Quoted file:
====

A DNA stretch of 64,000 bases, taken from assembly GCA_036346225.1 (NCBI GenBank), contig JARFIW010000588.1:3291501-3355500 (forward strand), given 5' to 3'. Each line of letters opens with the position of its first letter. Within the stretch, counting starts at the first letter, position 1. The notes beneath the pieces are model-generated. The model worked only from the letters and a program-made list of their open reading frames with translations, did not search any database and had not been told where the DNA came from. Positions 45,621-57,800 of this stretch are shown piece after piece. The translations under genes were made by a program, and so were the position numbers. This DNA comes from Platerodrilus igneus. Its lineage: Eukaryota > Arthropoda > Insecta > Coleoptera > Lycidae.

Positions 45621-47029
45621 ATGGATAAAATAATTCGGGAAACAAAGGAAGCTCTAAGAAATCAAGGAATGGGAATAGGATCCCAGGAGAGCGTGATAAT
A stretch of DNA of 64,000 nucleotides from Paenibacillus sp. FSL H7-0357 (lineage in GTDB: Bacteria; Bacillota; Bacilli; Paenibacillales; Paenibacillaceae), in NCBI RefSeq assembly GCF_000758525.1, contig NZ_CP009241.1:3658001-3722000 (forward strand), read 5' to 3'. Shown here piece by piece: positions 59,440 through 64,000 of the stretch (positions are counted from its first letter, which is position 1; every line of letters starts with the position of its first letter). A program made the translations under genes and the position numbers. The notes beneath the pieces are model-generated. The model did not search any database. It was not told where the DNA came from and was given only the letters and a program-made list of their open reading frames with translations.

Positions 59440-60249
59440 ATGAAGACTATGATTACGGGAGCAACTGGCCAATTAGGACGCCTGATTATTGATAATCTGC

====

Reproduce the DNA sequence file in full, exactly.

A DNA stretch of 64,000 bases, taken from assembly GCA_036346225.1 (NCBI GenBank), contig JARFIW010000588.1:3291501-3355500 (forward strand), given 5' to 3'. Each line of letters opens with the position of its first letter. Within the stretch, counting starts at the first letter, position 1. The notes beneath the pieces are model-generated. The model worked only from the letters and a program-made list of their open reading frames with translations, did not search any database and had not been told where the DNA came from. Positions 45,621-57,800 of this stretch are shown piece after piece. The translations under genes were made by a program, and so were the position numbers. This DNA comes from Platerodrilus igneus. Its lineage: Eukaryota > Arthropoda > Insecta > Coleoptera > Lycidae.

Positions 45621-47029
45621 ATGGATAAAATAATTCGGGAAACAAAGGAAGCTCTAAGAAATCAAGGAATGGGAATAGGATCCCAGGAGAGCGTGATAAT
A stretch of DNA of 64,000 nucleotides from Paenibacillus sp. FSL H7-0357 (lineage in GTDB: Bacteria; Bacillota; Bacilli; Paenibacillales; Paenibacillaceae), in NCBI RefSeq assembly GCF_000758525.1, contig NZ_CP009241.1:3658001-3722000 (forward strand), read 5' to 3'. Shown here piece by piece: positions 59,440 through 64,000 of the stretch (positions are counted from its first letter, which is position 1; every line of letters starts with the position of its first letter). A program made the translations under genes and the position numbers. The notes beneath the pieces are model-generated. The model did not search any database. It was not told where the DNA came from and was given only the letters and a program-made list of their open reading frames with translations.

Positions 59440-60249
59440 ATGAAGACTATGATTACGGGAGCAACTGGCCAATTAGGACGCCTGATTATTGATAATCTGC